Sep. 9, 2019
The U.S. Department of Energy (DOE) has launched a major initiative important for the development of bioenergy crops and has selected Danforth Center Principal Investigator James Umen, Ph.D., member and Joseph Varner distinguished investigator, to lead a multi-institutional collaboration that will predict functions for hundreds of uncharacterized plant genes that could be important to stress tolerance in a range of potential bioenergy crops.
Umen and Ru Zhang, Ph.D., assistant member and principal investigator at the Donald Danforth Plant Science Center and their collaborators at the University of Missouri-Columbia (MU) and the National Renewable Energy Laboratory (NREL) in Golden, CO, have identified a set of hundreds of "Deep Green" genes that are shared among land plants and their green algal relatives, but with unknown functions. These Deep Green genes are likely to play important roles in photosynthetic cells, but have not previously been studied. The team will use rapid screening methods in green algae to identify which Deep Green genes are needed for tolerance to different stresses, and combine these findings with advanced genomics-enabled computational algorithms to predict protein structures and genetic networks. The resulting Deep Green database will help prioritize these uncharacterized genes for further studies where they may be exploited to enhance yields of bioenergy plants or algae feedstocks under drought, heat or nutrient stresses.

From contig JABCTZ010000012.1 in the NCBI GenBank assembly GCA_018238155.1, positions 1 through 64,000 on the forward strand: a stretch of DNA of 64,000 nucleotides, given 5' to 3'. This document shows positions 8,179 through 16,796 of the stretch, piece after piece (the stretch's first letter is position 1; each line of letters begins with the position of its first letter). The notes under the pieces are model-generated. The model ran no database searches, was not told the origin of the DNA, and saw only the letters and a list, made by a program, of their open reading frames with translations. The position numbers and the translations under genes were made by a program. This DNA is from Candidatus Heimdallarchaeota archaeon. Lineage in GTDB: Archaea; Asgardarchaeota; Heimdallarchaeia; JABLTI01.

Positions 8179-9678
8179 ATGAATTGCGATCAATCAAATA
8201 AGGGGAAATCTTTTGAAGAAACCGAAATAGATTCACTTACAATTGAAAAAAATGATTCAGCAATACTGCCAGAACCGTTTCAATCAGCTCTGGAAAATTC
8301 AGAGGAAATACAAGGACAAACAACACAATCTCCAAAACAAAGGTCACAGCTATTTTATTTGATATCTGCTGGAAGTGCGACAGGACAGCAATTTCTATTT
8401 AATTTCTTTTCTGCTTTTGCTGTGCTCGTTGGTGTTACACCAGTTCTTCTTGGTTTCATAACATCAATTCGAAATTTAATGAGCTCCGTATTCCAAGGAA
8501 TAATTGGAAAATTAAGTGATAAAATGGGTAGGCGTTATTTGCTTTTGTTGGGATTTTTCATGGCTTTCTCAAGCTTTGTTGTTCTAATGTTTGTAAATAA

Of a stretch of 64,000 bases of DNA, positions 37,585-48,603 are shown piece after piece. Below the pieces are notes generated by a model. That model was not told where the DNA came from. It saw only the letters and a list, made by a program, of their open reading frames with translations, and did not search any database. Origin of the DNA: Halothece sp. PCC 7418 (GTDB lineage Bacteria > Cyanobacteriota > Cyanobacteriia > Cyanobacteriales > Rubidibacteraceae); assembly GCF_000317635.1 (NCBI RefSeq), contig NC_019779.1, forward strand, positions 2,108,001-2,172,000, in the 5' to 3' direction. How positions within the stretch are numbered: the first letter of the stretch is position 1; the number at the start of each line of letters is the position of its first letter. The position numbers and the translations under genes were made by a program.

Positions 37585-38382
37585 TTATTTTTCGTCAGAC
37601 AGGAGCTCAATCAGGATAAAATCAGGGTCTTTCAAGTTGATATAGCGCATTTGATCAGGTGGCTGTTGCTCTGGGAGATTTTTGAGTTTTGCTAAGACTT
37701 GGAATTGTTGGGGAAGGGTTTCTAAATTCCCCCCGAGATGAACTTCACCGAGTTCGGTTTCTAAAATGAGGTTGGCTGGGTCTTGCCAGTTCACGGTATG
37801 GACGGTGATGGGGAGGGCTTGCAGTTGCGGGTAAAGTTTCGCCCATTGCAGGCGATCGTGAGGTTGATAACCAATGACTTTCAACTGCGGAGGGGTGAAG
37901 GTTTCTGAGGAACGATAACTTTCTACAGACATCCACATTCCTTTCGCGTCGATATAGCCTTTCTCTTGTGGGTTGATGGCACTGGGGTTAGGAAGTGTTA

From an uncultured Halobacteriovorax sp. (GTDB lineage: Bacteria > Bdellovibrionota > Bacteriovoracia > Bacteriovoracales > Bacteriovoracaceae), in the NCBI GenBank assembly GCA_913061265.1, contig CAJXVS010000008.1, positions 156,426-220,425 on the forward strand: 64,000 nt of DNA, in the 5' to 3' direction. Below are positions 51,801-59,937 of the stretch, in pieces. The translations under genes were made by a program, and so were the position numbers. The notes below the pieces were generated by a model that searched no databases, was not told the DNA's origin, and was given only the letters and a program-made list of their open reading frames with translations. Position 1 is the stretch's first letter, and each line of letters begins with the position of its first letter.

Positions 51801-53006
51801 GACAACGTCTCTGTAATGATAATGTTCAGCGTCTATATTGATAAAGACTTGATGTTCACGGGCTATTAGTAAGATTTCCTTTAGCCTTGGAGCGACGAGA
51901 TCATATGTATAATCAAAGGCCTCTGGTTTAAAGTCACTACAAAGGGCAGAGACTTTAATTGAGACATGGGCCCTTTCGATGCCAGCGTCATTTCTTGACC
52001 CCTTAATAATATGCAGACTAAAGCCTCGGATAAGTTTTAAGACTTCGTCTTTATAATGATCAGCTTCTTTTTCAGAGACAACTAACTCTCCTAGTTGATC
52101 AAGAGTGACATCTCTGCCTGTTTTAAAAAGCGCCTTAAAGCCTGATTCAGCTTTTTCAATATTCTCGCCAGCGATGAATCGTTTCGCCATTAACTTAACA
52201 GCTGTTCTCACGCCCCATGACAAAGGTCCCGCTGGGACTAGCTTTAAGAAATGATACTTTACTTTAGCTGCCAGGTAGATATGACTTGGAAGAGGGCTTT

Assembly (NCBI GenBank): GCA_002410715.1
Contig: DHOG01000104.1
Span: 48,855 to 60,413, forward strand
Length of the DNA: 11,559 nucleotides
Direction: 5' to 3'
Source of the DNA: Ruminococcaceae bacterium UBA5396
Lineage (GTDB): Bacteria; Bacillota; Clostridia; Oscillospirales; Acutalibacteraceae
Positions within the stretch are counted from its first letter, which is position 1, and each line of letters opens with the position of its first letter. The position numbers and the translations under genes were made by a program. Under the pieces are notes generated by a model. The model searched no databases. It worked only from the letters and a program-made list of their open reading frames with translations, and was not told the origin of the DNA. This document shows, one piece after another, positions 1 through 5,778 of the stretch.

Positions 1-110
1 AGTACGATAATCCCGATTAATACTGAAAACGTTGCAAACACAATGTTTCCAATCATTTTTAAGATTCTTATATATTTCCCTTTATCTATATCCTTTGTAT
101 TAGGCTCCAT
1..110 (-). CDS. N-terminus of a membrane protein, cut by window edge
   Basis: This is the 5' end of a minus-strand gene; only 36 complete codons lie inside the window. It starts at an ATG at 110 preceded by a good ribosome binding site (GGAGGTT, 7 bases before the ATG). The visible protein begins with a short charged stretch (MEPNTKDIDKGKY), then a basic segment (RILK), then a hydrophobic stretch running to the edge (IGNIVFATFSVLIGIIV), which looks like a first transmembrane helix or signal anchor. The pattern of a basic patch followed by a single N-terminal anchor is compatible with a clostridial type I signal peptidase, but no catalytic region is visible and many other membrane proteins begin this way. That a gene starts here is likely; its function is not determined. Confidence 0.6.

"While genome sequences for plants and algae are being produced in ever-growing numbers, our knowledge of what most plant and algal genes do remains remarkably limited. This project will help fill a major gap in understanding structures and functions for hundreds of plant and green algal proteins and the genes that encode them," Umen said. "These genes hold untapped potential as resources for improving bioenergy crops."
Umen and Zhang bring algal and plant functional genomics expertise to the research and they will leverage expertise in structural genomics and high-performance bioinformatics computing from team members at the NREL, and omics-based computational predictions from team members at MU. A three-year $2.3M award from DOE's Office of Biological and Environmental Research supports the work.